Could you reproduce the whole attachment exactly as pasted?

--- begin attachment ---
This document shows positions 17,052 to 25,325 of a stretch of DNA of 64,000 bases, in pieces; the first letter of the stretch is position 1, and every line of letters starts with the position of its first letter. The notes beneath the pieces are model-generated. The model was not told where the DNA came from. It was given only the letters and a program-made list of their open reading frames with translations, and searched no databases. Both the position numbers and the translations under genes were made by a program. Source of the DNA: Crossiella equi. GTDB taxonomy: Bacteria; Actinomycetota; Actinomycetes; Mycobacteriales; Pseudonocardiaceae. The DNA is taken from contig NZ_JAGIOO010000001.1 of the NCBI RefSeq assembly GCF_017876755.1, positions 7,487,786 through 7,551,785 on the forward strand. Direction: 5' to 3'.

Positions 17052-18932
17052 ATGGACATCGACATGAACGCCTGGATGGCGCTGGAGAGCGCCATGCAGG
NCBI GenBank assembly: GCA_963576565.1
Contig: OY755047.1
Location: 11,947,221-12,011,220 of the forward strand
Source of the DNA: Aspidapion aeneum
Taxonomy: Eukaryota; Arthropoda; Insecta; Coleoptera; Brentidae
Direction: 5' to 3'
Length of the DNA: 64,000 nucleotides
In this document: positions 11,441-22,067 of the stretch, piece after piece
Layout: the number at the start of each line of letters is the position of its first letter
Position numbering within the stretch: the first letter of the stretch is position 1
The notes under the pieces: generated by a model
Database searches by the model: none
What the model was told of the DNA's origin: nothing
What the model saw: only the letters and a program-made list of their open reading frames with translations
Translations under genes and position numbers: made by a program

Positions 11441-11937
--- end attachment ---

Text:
This document shows positions 17,052 to 25,325 of a stretch of DNA of 64,000 bases, in pieces; the first letter of the stretch is position 1, and every line of letters starts with the position of its first letter. The notes beneath the pieces are model-generated. The model was not told where the DNA came from. It was given only the letters and a program-made list of their open reading frames with translations, and searched no databases. Both the position numbers and the translations under genes were made by a program. Source of the DNA: Crossiella equi. GTDB taxonomy: Bacteria; Actinomycetota; Actinomycetes; Mycobacteriales; Pseudonocardiaceae. The DNA is taken from contig NZ_JAGIOO010000001.1 of the NCBI RefSeq assembly GCF_017876755.1, positions 7,487,786 through 7,551,785 on the forward strand. Direction: 5' to 3'.

Positions 17052-18932
17052 ATGGACATCGACATGAACGCCTGGATGGCGCTGGAGAGCGCCATGCAGG
NCBI GenBank assembly: GCA_963576565.1
Contig: OY755047.1
Location: 11,947,221-12,011,220 of the forward strand
Source of the DNA: Aspidapion aeneum
Taxonomy: Eukaryota; Arthropoda; Insecta; Coleoptera; Brentidae
Direction: 5' to 3'
Length of the DNA: 64,000 nucleotides
In this document: positions 11,441-22,067 of the stretch, piece after piece
Layout: the number at the start of each line of letters is the position of its first letter
Position numbering within the stretch: the first letter of the stretch is position 1
The notes under the pieces: generated by a model
Database searches by the model: none
What the model was told of the DNA's origin: nothing
What the model saw: only the letters and a program-made list of their open reading frames with translations
Translations under genes and position numbers: made by a program

Positions 11441-11937